A typical IT environment contains legacy systems comprised of applications and data that have been superseded by new solutions, or inherited as a result of business mergers or acquisition.
Legacy applications are of low value to a business, but they must be maintained and supported to ensure access to the data they hold which is often required to meet compliance regulations and support reporting, audit or legacy discovery. These applications are often no longer supported by the vendor or are on legacy infrastructure and require specialized knowledge to maintain. As a result, they are expensive to retain and may represent a risk to the organization.
Decommissioning Legacy Applications
As business applications reach the end of their life cycle, they will typically be superseded by other applications with more advanced functionality, better integration or more modern user interfaces. A classic example is when a new Enterprise Resource Planning (ERP) system is introduced, replacing many older systems. However, these older systems often contain sensitive business data that has not been migrated to newer applications.
Consequently, businesses keep these obsolete systems alive - simply to preserve this data. Unfortunately for the business, this is done at a cost.
The Decommissioning Struggle
Expenses that are typically present include application software support licenses, server expenses, environmental costs and even administration costs for simply operating and maintaining these legacy systems. Additionally, organizations often struggle with decommissioning legacy applications after their business use, which creates a tremendous amount of redundancy across the enterprise.
When pursuing an application retirement strategy, an organization must begin by considering a number of business and policy questions.
If decommissioning legacy applications is a priority, these six questions may provide a roadmap for change.
- Which legacy systems should be kept operational and which should be decommissioned?
- For the systems that are to be decommissioned, what data actually needs to be preserved?
- For what period of time should the archived data be retained?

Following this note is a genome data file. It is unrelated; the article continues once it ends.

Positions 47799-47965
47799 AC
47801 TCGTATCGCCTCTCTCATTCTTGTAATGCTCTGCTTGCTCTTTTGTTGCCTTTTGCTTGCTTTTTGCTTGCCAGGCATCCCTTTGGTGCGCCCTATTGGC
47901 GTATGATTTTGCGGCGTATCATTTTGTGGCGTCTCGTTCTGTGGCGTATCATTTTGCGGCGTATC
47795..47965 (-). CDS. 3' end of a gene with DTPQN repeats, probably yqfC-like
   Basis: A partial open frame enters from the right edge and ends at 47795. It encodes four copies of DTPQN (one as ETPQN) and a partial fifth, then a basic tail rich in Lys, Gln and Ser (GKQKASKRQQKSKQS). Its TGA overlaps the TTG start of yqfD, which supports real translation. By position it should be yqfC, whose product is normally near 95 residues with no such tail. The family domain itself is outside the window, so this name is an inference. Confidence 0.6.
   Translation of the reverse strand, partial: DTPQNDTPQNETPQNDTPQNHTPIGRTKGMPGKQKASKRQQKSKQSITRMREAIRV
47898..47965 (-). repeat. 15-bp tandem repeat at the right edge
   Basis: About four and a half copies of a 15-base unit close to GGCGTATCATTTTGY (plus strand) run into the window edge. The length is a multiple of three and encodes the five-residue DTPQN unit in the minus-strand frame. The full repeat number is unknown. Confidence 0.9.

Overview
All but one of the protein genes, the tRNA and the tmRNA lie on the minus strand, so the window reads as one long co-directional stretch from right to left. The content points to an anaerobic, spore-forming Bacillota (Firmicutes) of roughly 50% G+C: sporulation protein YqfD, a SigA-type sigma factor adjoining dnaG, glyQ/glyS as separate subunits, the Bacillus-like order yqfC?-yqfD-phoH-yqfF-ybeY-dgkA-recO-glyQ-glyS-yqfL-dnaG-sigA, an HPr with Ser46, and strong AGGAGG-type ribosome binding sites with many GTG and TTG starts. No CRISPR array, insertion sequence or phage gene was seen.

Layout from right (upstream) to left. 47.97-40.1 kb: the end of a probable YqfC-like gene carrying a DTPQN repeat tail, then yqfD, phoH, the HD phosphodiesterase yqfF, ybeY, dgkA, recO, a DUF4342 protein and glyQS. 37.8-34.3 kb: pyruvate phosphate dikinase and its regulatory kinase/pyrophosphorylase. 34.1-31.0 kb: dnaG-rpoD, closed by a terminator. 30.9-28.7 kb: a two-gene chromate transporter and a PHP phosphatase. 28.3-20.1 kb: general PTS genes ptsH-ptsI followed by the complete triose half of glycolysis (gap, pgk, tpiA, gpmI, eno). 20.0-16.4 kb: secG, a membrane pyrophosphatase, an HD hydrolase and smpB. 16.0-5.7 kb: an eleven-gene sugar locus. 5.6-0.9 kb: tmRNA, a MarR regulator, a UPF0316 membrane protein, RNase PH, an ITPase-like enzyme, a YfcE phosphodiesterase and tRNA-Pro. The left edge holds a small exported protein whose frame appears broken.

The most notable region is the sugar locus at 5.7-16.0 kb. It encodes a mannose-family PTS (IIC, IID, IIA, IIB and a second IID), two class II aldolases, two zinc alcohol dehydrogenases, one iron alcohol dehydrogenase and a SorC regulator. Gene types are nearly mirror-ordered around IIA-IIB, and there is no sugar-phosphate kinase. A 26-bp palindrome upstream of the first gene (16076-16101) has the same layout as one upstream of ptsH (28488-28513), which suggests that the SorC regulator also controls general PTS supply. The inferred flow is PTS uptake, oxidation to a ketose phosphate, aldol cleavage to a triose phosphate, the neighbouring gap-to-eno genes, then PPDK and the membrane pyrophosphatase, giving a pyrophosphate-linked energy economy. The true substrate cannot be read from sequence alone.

- What relations between data fields will be important for providing business context?
- Which users will need access to data and what levels of permissions need to be supported?
- What queries will users need to perform and how should the results be presented?
Currently, information archiving solutions allow legacy applications to be shut down and decommissioned, which saves the costs associated with supporting and maintaining them. Archived information remains accessible, ensuring support for business reporting, auditing or data retention policies.
The need for change is starting to surface.
CIOs are recognizing the importance of archiving by including an archive strategy in their overall information management vision and strategy. A proper archive solution enables large volumes of business information to be stored and managed in a single repository to ensure long-term preservation and retention management.
The technical solution is to decommission legacy systems after transferring their data into an enterprise archive. Leading archiving solutions today archive legacy data so that the system can then be switched off, eliminating all its associated costs. The archived data is then accessible for all business needs and will meet retention and other compliance requirements.
The benefits of archiving are beyond dispute. Significant cost reductions can be achieved by adopting a holistic enterprise archive platform. With trends in information storage moving more to cloud computing, big data and information protection, organizations require complete solutions for enterprise archiving that are built to allow the user to find the information they need, regardless of the application that created it.
Today, enterprises are seeking integrated content management products that archive inactive information from legacy applications - allowing them to be decommissioned. By adding archive technology, organizations can preserve the value of enterprise information, satisfy retention policies and ensure regulatory compliance.